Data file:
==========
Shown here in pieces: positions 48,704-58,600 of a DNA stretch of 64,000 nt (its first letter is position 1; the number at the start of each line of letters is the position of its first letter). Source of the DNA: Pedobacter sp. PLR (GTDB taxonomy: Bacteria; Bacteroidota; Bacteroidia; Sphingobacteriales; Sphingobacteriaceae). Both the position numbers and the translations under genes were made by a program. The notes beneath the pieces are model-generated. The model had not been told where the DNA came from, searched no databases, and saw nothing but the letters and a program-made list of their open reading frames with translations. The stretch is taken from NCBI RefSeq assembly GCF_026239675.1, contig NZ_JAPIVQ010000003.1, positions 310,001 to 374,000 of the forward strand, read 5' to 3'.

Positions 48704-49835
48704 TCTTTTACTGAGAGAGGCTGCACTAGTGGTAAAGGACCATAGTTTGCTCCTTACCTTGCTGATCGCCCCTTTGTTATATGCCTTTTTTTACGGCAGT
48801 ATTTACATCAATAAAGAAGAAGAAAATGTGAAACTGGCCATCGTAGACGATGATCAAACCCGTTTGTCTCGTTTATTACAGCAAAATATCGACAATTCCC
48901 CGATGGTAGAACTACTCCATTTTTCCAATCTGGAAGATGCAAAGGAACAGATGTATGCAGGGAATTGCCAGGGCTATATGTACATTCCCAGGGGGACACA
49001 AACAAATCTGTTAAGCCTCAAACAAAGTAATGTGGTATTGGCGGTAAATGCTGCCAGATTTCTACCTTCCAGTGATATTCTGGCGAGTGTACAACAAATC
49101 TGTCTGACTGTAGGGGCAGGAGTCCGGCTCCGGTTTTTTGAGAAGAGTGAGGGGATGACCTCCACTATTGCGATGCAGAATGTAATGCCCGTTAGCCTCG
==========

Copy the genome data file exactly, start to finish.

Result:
Shown here in pieces: positions 48,704-58,600 of a DNA stretch of 64,000 nt (its first letter is position 1; the number at the start of each line of letters is the position of its first letter). Source of the DNA: Pedobacter sp. PLR (GTDB taxonomy: Bacteria; Bacteroidota; Bacteroidia; Sphingobacteriales; Sphingobacteriaceae). Both the position numbers and the translations under genes were made by a program. The notes beneath the pieces are model-generated. The model had not been told where the DNA came from, searched no databases, and saw nothing but the letters and a program-made list of their open reading frames with translations. The stretch is taken from NCBI RefSeq assembly GCF_026239675.1, contig NZ_JAPIVQ010000003.1, positions 310,001 to 374,000 of the forward strand, read 5' to 3'.

Positions 48704-49835
48704 TCTTTTACTGAGAGAGGCTGCACTAGTGGTAAAGGACCATAGTTTGCTCCTTACCTTGCTGATCGCCCCTTTGTTATATGCCTTTTTTTACGGCAGT
48801 ATTTACATCAATAAAGAAGAAGAAAATGTGAAACTGGCCATCGTAGACGATGATCAAACCCGTTTGTCTCGTTTATTACAGCAAAATATCGACAATTCCC
48901 CGATGGTAGAACTACTCCATTTTTCCAATCTGGAAGATGCAAAGGAACAGATGTATGCAGGGAATTGCCAGGGCTATATGTACATTCCCAGGGGGACACA
49001 AACAAATCTGTTAAGCCTCAAACAAAGTAATGTGGTATTGGCGGTAAATGCTGCCAGATTTCTACCTTCCAGTGATATTCTGGCGAGTGTACAACAAATC
49101 TGTCTGACTGTAGGGGCAGGAGTCCGGCTCCGGTTTTTTGAGAAGAGTGAGGGGATGACCTCCACTATTGCGATGCAGAATGTAATGCCCGTTAGCCTCG